In regard to my own work, I hope (amongst doing many other things as well!) that I will be able to continue to raise awareness about the threat that our state-funded services are under from the GATS, focusing in particular on libraries, as I have described above. In this respect, it would be a great step forward if UK CILIP were able to pass a clear resolution against the GATS, or at least, make a statement expressing its concern about the possible implications of the GATS for libraries, in the same way that other library associations, such as IFLA, have done. There was almost unanimous support for such a resolution from the people that attended my talk on The WTO/GATS Agenda for Libraries at the International Group of the Library Association (as it then was called), meeting back in March of this year.


I would like to express my thanks to a number of different people and organisations that have assisted me and offered me great support with all the work that I have undertaken on the GATS. I could not have made the progress that I have made without them. In particular I would like to thank Matthew Mezey, John Pateman, Glenn Rikowski, Frode Bakken, Paul Whitney, Shiraz Durrani, Gill Harris and Rory Litwin. In terms of organisations, I would like to thank, in particular, Information for Social Change, Aslib, UK CILIP, the International Library and Information Group of CILIP, the World Development Movement, ATTAC London, the Canadian Library Association, the European Bureau of Library Information and Documentation Association and the Norwegian Library Association.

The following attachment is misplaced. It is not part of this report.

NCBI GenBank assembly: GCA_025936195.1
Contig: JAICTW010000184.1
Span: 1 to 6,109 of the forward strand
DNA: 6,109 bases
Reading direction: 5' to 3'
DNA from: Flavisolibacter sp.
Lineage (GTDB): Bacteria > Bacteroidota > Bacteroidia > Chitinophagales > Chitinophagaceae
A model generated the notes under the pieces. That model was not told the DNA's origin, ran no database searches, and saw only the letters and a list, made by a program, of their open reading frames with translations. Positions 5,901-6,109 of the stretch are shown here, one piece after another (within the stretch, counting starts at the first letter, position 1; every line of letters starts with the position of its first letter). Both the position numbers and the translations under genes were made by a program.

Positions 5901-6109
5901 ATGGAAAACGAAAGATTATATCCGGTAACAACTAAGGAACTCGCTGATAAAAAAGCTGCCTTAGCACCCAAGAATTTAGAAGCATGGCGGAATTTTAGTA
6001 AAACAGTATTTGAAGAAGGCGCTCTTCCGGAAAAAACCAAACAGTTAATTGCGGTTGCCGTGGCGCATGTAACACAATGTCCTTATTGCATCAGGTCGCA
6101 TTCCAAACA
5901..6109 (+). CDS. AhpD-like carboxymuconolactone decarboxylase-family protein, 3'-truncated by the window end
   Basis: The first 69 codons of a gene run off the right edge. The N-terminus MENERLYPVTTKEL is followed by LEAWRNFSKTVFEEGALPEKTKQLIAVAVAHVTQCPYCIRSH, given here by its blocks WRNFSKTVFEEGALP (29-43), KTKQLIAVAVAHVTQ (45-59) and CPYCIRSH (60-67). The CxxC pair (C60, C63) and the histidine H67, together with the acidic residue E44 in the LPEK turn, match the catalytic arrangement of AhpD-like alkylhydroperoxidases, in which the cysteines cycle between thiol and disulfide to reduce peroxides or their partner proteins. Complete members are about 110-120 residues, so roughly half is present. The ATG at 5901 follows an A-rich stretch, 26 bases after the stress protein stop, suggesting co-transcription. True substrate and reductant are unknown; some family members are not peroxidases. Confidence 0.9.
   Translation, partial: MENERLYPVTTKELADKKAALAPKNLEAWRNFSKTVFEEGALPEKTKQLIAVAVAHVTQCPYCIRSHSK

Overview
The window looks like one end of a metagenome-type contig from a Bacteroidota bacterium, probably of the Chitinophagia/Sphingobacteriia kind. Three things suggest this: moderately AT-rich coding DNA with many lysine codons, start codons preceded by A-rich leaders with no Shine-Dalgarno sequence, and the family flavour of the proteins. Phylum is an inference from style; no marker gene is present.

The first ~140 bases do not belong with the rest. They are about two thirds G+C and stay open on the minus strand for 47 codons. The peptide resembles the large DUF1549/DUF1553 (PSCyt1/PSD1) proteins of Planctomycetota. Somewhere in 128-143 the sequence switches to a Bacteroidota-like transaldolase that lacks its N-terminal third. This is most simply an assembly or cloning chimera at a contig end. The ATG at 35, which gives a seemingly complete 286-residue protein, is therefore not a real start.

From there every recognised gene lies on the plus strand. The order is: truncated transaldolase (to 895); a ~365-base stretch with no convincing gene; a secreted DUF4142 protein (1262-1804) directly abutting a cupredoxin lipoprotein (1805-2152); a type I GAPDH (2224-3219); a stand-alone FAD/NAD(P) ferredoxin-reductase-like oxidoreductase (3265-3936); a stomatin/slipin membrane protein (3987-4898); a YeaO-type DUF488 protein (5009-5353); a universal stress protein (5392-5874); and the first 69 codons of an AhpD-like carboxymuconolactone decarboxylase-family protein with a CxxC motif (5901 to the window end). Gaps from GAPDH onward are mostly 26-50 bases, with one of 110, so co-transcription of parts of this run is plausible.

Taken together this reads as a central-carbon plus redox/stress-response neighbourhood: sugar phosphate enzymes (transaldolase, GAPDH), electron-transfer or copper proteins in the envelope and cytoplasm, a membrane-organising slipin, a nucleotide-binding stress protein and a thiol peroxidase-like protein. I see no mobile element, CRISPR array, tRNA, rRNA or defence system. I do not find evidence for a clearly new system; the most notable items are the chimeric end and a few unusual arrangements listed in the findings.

ATTAC Britain website - . For information on the ATTAC GATS event see

Conference of the Commission on Intellectual Property Rights: how intellectual property rights could work better for developing countries and poor people, 21st-22nd Feb, Summary Report (2001). Published by the International Institute for Sustainable Development. Online at:

EBLIDA (2000) World Trade Organization . European Bureau of Library Information and Documentation Association at

Ebrary website -

Fox, Megan (2001) Questia, and the for-profit online library trend. Simmons College Libraries Newsletter , Spring 2001.

Hall, Steven (2002) ProQuest Information and Learning: Electronic Publications Catalogue, 2002 , p.1

IFLA (International Federation of Library Associations and Institutions) (2001) The IFLA position on the WTO treaty negotiations , Sep. Available at:

Letts, Mike (2002) A new beginning for Ebrary, The Seybold Report: Analyzing Publishing Technologies , pp.3-7

ProQuest website -

ProQuest Information and Learning Electronic Publications Catalogue , 2002

Rikowski, Ruth (2002a) The WTO/GATS Agenda for Libraries . Available on ATTAC Britain website at

Rikowski, Ruth (2002b) Library privatisation: fact or fiction?, Red Pepper , Dec (forthcoming)

WTO (1994) General Agreement on Trade in Services (GATS) , World Trade Organization, at:


EBLIDA and the WTO...

Information for Social Change...

Libraries and GATS website (set up by Rory Litwin)...

Ruth Rikowski, London, 1st October 2002
Email: rikowskiat